Affordability | Now, this is obviously relative to where you live, but less square feet often means a more affordable price. Many of the custom tiny homes we researched were not much less than what we paid for our already constructed home on a spacious town lot with mature trees, sidewalks, and proximity to restaurants and parks. The red tape surrounding tiny homes can also make it difficult to get a traditional mortgage. If we already owned land, we may have made a different decision.20160717_081005


Livability | I think we could have happily lived in a tiny house (probably.) But for the long-term, having a smidge more elbow room feels simply luxurious. Although we’re in a two bedroom house, we have room for house-guests (having already had guests our first week living there) as well as traditional furniture. I love multi-purpose furniture, but also appreciate being able to use traditional and widely available furniture instead of needing to create custom options.

Privacy | Although I haven’t lived in a tiny house (but have traveled with my family in an >100 square foot Casita travel trailer), I imagine privacy is scarce. While our house is small, the older construction has remarkably thick walls. There are also more nooks and corners for us to all retreat to when we simply need a break. Rather than having a tiny house loft bedroom in the mix (which sounds cool, but seems to lack privacy) we have bedrooms with locking doors. Definitely a plus with little kids underfoot.

But because the house is still so little, we can hear if our kiddos need us in the night or yell from the bathroom if one of us runs out of toilet paper. It’s the little things, friends.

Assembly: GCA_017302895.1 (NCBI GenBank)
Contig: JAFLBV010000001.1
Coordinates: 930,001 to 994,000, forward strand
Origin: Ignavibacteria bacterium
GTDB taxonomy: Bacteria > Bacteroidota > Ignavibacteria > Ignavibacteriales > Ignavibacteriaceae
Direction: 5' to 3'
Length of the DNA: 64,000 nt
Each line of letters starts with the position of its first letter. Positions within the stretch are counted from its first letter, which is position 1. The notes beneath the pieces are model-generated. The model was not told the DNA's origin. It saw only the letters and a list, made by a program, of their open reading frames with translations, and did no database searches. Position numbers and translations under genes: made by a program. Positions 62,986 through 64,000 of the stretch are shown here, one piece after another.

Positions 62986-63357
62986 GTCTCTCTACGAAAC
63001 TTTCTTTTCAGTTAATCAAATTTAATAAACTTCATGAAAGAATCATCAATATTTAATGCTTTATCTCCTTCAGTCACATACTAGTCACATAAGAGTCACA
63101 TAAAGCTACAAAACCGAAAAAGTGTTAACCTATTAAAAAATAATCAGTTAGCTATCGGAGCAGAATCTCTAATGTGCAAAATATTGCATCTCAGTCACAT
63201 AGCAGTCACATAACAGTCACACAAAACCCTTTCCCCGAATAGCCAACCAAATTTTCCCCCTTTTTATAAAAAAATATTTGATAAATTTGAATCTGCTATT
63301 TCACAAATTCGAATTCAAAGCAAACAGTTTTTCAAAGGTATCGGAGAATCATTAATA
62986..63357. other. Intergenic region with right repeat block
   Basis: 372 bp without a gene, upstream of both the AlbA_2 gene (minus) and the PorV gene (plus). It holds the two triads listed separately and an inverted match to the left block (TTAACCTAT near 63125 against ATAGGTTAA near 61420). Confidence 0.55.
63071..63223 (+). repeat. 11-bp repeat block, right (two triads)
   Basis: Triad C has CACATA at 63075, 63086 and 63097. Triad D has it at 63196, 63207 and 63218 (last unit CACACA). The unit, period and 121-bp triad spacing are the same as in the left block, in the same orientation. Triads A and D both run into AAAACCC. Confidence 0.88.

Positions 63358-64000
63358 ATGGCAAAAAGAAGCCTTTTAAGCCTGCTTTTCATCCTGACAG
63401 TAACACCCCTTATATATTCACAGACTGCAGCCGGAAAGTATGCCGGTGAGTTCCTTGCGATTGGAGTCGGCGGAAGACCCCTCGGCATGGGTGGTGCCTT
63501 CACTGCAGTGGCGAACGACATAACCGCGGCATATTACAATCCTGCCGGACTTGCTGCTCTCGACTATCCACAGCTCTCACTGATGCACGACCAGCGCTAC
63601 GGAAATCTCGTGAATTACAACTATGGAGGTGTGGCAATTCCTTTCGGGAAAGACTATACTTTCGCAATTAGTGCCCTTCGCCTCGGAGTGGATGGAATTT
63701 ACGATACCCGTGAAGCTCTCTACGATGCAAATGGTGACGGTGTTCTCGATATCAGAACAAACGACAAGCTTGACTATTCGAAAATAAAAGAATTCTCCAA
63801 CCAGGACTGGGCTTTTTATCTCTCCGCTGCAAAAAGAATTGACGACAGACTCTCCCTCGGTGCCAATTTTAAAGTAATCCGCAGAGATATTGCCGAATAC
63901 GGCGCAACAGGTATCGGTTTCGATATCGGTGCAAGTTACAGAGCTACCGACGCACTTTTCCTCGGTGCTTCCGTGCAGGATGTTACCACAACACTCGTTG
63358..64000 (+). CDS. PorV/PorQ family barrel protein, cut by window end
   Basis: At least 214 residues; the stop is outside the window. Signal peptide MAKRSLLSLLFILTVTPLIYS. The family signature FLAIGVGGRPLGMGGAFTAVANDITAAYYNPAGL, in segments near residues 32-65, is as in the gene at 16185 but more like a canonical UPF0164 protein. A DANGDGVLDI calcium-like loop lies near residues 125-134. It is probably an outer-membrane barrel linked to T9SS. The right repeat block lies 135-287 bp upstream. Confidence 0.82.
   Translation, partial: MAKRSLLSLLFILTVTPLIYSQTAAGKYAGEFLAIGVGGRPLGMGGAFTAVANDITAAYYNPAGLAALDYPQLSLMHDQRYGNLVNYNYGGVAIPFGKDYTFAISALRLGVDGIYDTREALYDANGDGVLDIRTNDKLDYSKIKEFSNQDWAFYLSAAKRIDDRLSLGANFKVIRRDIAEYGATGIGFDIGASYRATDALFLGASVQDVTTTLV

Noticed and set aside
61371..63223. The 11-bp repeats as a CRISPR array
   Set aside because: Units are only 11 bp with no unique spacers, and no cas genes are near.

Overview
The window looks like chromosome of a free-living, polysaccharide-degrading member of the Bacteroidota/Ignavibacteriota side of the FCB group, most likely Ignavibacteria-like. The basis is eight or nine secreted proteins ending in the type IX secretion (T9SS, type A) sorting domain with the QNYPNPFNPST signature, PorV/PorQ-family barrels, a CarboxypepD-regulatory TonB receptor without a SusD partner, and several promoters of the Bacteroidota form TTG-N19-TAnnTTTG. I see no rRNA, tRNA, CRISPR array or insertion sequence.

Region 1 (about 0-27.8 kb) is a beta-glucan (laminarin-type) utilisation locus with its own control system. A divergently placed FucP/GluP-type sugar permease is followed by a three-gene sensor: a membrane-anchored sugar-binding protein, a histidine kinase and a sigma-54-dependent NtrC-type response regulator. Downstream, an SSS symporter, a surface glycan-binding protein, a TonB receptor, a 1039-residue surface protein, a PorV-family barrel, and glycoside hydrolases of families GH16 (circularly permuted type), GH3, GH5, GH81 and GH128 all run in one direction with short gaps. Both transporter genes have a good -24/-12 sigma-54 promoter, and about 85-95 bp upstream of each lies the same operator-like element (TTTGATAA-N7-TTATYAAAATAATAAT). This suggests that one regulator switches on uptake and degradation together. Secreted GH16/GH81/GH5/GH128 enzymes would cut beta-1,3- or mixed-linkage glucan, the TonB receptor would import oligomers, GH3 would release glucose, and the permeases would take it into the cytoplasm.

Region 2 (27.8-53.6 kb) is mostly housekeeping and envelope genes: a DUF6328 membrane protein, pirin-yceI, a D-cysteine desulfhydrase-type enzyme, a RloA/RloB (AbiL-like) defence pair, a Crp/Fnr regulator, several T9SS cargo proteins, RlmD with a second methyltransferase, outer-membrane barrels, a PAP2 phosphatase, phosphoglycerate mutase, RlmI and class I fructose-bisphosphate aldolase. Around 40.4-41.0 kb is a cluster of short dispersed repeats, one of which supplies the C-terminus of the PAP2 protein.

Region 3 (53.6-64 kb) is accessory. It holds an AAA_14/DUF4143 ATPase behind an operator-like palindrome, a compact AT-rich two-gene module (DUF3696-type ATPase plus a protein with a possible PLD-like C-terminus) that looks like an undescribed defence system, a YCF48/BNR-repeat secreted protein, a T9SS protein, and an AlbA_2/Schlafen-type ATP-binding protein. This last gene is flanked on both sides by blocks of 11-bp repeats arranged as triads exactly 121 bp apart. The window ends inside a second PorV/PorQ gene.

If my husband had been on board perhaps we would now be living in a tiny house in Montana. Or a yurt in the mountains. Or something else totally unconventional that I previously believed would fit our family perfectly. If you’re intrigued by downsizing to something smaller, you may want to consider renting one on AirBNB to test it out. If you have land available or somewhere to park a tiny house, that may be a better option for you. But if you have a growing family, want a simpler process, or crave being in a traditional neighborhood (like we did) then a small house may be a better choice.



Small Home Design: The Before Photos

20160503_093549When we first made an offer on our house several months ago, I began dreaming and planning the tiny rooms. How could we make room for all of our favorite activities in a house not much bigger than a studio apartment? Home is greater than the sum of the rooms or the sizes of them; these walls hold the collection of our memories being made as we interact in the space.

In other words? We make our home, not the other way around. Size doesn’t matter with the right perspective and willingness to apply ingenuity to designing a small house.

A few points about this house: it is designed like a square cut in fourths; the two bedrooms occupy the back two squares, and the living spaces are in the front. The living room is about 13’x15′ and will need to serve many purposes: dining room, living room, library, homeschooling space, and playroom. Although we do have a large basement, we do not have plans at this time to finish it out for extra room.